"Like Texas A&M takes a very conservative view, X, Y, Z school takes a very liberal view and suddenly it's disparate," Alberts told ESPN in May. "We can't do that. So I think it has to be a consistent application."

Despite the concern, records and interviews show the NCAA and its schools have not contacted the education department to give them direction. ESPN submitted a public records request to the department, asking for copies of any correspondence from the NCAA, the major conferences, or colleges regarding NIL from January 2023 through April 2024. The department said there were no responsive records. An education department spokesperson also said those parties have not contacted the department with questions about revenue-share dollars either.

ESPN asked the 20 athletic departments with the most college athletes whether they had sought guidance from the Department of Education. More than half those schools declined to provide an answer. Several said it was too early in the process of the antitrust settlement to make those efforts, and others said they were consulting with their lawyers and conference officials. One athletic department spokesman, who did not want to be identified, noted that they looked forward to getting guidance from education department officials because they should be the ones who take the lead.

Because of the upcoming presidential election, the education department's stance on Title IX issues could change significantly between the time when the antitrust settlement is finalized and when revenue sharing with players begins. Even if the current department makes it clear how they believe that money should be divided, new leadership could make changes. A spokesperson for former President Donald Trump's campaign did not respond to a request for comment sent Friday.

Members of Congress could also craft legislation that provides clarity on the future business model of college sports. But Rep. Lori Trahan (D-Mass.), who played volleyball at Georgetown and has been an active participant in the debate about college sports, said she did not think Congress would act before the antitrust settlements were completed, if they act at all. Federal lawmakers have debated several bills related to college sports in the past four years, but they have not made significant progress toward passing a law.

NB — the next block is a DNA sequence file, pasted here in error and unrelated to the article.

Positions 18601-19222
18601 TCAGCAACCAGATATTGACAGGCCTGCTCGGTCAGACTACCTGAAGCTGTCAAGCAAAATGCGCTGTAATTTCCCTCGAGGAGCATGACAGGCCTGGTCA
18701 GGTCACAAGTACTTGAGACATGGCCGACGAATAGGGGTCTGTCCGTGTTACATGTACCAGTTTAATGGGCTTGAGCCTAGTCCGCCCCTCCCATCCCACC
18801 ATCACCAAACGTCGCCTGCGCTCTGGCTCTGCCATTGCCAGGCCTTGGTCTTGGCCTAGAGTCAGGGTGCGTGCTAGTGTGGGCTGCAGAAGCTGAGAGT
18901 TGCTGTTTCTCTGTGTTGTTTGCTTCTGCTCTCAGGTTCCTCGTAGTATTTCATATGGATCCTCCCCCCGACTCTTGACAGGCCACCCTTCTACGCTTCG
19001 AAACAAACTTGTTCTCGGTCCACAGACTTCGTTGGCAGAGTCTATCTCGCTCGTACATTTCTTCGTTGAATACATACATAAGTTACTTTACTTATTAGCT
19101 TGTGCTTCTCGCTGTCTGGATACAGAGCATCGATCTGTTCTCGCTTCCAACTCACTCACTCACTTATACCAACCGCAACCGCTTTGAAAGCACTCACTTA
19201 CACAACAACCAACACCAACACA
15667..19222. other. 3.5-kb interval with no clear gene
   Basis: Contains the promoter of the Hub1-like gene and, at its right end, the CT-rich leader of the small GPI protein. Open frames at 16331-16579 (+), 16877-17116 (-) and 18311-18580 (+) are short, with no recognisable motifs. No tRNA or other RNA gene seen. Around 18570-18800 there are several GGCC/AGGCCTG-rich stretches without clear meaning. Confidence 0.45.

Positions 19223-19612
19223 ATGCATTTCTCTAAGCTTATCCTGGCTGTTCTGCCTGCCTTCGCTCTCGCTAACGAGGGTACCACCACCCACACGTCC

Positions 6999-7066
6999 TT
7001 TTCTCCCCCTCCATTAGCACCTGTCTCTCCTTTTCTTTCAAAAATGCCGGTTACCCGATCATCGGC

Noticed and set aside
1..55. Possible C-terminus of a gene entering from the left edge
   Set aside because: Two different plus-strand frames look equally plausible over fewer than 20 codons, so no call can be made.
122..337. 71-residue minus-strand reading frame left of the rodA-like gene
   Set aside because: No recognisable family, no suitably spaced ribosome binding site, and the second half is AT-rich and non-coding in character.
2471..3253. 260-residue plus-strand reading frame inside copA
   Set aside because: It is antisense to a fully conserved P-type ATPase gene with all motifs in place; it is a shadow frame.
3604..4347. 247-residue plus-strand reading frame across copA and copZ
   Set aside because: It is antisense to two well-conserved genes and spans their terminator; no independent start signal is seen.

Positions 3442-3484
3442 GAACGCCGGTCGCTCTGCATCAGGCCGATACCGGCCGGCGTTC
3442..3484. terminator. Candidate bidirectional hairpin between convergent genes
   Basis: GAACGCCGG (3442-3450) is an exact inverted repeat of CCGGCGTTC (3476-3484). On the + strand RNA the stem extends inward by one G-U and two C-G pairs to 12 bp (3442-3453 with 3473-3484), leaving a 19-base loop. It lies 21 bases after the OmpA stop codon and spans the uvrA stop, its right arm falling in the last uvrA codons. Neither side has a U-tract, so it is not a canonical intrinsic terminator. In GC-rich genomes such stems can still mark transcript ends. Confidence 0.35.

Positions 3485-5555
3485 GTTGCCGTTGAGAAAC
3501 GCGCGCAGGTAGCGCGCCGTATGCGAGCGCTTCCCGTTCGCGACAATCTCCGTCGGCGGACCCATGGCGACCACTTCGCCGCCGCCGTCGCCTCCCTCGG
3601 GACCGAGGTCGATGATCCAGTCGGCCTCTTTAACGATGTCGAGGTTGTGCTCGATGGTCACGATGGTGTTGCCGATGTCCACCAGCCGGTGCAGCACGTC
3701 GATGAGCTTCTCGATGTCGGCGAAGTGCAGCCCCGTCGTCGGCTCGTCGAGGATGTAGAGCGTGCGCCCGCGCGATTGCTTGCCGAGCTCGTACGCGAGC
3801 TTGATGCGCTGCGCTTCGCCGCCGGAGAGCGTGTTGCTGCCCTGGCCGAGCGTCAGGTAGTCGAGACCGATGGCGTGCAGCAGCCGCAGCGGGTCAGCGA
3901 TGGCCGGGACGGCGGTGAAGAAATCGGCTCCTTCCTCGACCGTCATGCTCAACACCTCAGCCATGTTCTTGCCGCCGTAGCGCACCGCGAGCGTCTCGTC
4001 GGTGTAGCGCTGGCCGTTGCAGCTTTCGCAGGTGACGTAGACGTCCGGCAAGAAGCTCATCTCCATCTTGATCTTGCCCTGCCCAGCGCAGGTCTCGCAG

"I've made it a point to avoid getting ahead of something as consequential as the potential for a settlement in one of the main court cases before it's official," Trahan told ESPN. "What I can say is that I have serious concerns about leaving it to conferences and schools that have failed to live up to Title IX. And the same goes for the Department of Education, [which] has allowed glaring loopholes that deprive women of these roster spots and [allowed them] to be exploited for years."

In the absence of an answer from the education department or Congress, athletes and schools will likely have to wait for a lawsuit and a judge's ruling to create a legal standard for how to share their money.

Arthur Bryant, a Title IX attorney who has successfully sued more than a dozen college athletic departments, said he believes any money that comes directly from schools needs to be shared in proper proportion between men and women.

"If a school is not distributing that money proportionally, they are looking for lawsuits," Bryant said.

Bryant is currently representing a group of Oregon volleyball players who sued the school for allegedly violating multiple Title IX requirements. Among the allegations, the players argue that Division Street, an NIL booster collective that exclusively supports Oregon athletes, should be required to treat men and women equitably -- the first legal challenge to address NIL money. Oregon's attorneys filed a motion to dismiss that claim in early July.

If any attorney is going to challenge the way a school distributes the new revenue-share dollars when that money starts to flow in 2025, a group of active college athletes would have to sue their school and allege that they should be receiving a bigger cut of the revenue share dollars distributed by the athletic department. The litigation process could take years before it is fully resolved in a way that sets a precedent for the rest of college sports.

ESPN's Heather Dinich contributed to this report.